Edible Thistle (Cirsium edule)

Common Name Latin Name Plant Family
Edible Thistle
Cirsium edule
Compositae

The seed of all species of thistles yields a good oil by expression[4]. No details of potential yields etc are given[K].

  • Medicinal Use

    None known

  • Edible Use

    Root – cooked[95, 105, 161, 257]. The root is likely to be rich in inulin, a starch that cannot be digested by humans. This starch thus passes straight through the digestive system and, in some people, ferments to produce flatulence[K].

    Young stems – peeled and eaten raw[46, 61, 95, 105]. Soft and sweet[161], they are considered to be a luxury food[257].

    Young shoots – raw or cooked as greens[257]. Harvested in spring[257].

  • Cautionary Notes

    None known

Cultivation & Habitat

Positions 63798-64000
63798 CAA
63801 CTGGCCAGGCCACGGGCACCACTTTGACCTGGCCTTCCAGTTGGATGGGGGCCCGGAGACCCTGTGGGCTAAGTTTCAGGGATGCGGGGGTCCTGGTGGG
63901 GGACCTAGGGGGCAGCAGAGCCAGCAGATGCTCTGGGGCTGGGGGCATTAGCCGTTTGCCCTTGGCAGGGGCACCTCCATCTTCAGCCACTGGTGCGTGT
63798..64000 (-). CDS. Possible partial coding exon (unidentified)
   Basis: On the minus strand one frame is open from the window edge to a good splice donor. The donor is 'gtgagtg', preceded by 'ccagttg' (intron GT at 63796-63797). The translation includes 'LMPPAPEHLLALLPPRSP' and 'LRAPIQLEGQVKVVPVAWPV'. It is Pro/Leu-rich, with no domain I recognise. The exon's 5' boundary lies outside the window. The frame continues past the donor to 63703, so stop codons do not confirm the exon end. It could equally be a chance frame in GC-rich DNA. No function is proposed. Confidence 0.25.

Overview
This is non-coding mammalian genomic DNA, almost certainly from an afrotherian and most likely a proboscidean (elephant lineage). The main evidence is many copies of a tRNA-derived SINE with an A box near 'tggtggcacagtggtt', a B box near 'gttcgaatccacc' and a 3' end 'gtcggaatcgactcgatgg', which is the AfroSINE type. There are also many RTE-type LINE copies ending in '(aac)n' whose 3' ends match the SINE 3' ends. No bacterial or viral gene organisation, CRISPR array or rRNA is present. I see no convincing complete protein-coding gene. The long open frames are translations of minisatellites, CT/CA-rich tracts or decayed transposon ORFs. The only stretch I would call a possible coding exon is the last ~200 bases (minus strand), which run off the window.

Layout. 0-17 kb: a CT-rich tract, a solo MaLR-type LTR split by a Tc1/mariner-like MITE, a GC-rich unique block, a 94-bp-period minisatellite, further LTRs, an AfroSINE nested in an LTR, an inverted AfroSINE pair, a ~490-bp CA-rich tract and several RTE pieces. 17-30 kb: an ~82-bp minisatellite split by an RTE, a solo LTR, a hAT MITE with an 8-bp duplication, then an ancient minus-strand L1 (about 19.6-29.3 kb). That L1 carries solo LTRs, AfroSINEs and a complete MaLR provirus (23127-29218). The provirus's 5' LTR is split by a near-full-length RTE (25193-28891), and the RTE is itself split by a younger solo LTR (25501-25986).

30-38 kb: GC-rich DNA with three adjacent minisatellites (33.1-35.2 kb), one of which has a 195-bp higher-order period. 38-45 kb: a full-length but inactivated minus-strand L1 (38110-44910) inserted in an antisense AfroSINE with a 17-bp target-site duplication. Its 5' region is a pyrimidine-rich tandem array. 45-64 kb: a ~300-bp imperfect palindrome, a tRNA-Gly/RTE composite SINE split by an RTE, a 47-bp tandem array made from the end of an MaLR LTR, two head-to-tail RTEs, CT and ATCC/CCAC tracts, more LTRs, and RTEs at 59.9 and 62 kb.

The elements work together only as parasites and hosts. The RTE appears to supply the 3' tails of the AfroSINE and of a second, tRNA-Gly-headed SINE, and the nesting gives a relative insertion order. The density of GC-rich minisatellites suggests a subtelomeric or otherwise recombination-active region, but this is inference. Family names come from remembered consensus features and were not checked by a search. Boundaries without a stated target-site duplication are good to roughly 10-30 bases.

Seed – sow early spring or autumn in situ. Germination usually takes place within 2 – 8 weeks at 20¡c.
An easily grown plant, succeeding in any ordinary garden soil in a sunny position[200]. A monocarpic species, it grows for a number of years without flowering but then dies after flowering[60].
Western N. America – southwards from Canada.

Become ungovernable, break the chains of the matrix; grow and forage your own food and medicine.

*None of the information on this website qualifies as professional medical advice. Take only what resonates with your heart and use your own personal responsibility for what’s best for you. For more information [brackets] [000], see bibliography.